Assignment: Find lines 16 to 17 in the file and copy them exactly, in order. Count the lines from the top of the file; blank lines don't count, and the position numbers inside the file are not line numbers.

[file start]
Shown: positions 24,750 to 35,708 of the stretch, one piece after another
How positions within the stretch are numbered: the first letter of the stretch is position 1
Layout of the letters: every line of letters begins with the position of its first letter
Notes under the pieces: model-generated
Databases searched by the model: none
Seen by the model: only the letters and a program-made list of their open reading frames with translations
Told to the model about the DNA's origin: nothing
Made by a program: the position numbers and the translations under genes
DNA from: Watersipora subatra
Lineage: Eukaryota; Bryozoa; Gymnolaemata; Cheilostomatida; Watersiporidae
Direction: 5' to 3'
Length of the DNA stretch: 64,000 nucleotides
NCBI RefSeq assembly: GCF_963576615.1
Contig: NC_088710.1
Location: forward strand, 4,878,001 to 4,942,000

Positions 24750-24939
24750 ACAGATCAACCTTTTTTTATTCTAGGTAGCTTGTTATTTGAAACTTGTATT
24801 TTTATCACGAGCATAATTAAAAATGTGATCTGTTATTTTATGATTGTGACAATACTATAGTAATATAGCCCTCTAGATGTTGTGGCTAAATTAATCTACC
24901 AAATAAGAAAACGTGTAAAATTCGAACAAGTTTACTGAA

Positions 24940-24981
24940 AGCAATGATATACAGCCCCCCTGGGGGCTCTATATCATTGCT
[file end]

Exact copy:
Positions 24750-24939
24750 ACAGATCAACCTTTTTTTATTCTAGGTAGCTTGTTATTTGAAACTTGTATT